Tin Bath

Synopsis:

Tin Bath A welcome addition to Shahrokh Na’el’s Scribble Screen’s digital sketchbook, Tin Bath immortalises the recollections of veteran engineer, John Goodfellow, as he shares memories of a working class life resigned to the past, and soon to be lost to living memory. Swabbed with a monochromatic watercolour wash, it’s ashen frames reflect both the subject’s advancing age and the culture of mechanisation that has riveted his experiences together. Meanwhile, the clarion calls of foghorns and seagulls announce an animated armada of chugging boats – doffing a cap to Britain’s imperial past; a delicate floral underlay hinting at the blossoming of the industrial age. It’s the subtle touches that stand out within this affectionate composition. The flash of yellow blonde hair that picks out our narrator’s infant self amongst his drab surroundings, the understated score that buoys the words of our octogenarian envoy as he guides us through a vignette of huffing smoke-stacks, toiling miners and humble, two-up-two-down terraced houses. “That was the good old days” Goodfellow assures us – offering the tech-toting children of later epochs a heady reminder that life’s beauty lies not in its luxuries or conveniences – but in its simplicity. Those of us bound to the present day would do well to heed his message – and mine the gold accumulated by our predecessors whilst these invaluable resources remain available to us.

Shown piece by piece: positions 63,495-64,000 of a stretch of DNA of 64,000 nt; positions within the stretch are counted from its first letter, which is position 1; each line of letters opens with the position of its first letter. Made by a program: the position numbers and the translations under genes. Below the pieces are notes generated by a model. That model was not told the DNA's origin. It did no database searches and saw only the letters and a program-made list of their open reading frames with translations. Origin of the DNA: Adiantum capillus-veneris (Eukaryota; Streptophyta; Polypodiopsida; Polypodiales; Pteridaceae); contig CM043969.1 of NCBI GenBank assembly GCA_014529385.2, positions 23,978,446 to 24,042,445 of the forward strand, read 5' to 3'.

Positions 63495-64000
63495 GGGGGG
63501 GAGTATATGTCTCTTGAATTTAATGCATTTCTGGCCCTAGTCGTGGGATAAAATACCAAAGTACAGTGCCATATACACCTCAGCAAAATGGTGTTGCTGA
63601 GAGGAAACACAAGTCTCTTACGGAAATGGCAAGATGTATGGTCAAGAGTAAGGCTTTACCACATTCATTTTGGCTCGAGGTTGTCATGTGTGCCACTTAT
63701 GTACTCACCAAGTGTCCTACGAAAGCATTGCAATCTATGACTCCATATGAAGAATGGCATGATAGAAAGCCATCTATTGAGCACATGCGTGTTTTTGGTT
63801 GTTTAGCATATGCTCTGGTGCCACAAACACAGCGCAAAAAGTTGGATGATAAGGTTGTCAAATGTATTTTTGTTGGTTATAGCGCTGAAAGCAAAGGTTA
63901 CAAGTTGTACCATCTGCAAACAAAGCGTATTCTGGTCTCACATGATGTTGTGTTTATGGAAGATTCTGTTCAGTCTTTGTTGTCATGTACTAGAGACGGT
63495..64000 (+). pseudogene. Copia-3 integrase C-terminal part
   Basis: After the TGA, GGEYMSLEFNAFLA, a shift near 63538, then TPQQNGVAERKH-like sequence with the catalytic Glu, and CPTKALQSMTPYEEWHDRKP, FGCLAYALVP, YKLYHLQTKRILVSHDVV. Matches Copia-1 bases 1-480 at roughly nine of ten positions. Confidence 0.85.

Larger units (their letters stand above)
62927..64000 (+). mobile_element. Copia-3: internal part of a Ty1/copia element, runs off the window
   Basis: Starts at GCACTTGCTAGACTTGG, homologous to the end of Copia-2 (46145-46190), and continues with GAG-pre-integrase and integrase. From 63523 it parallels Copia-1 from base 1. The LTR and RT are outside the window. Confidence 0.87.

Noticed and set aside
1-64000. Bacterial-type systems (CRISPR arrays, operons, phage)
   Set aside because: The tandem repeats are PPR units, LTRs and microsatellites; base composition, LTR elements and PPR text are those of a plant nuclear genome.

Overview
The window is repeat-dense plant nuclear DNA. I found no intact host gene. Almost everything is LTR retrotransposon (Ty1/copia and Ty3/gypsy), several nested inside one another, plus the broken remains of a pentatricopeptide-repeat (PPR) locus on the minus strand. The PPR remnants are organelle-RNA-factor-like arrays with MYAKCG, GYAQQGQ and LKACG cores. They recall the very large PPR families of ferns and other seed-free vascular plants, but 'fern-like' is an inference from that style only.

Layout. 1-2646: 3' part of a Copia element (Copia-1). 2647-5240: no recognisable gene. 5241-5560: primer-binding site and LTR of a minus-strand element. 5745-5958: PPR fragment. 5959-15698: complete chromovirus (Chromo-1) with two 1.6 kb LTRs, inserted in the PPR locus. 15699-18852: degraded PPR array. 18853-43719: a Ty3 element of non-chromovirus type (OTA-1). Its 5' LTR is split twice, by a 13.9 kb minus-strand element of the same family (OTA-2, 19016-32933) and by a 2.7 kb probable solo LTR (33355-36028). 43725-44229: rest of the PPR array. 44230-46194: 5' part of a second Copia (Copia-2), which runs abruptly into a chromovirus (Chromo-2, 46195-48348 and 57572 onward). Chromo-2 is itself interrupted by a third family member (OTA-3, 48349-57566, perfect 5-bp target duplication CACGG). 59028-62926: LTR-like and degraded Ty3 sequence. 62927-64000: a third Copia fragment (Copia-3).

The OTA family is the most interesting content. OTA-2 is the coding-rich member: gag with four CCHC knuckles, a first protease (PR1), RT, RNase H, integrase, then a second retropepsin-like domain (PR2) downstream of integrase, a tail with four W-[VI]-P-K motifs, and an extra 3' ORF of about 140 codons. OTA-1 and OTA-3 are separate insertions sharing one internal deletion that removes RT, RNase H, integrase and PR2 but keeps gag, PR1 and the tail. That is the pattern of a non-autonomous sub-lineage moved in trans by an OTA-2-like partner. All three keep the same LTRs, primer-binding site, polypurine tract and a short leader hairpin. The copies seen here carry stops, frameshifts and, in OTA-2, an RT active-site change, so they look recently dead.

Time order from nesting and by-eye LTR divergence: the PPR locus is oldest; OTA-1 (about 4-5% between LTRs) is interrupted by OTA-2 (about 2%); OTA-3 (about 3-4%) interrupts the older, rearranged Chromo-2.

Country:

United Kingdom

Directed by:

Shahrokh Nael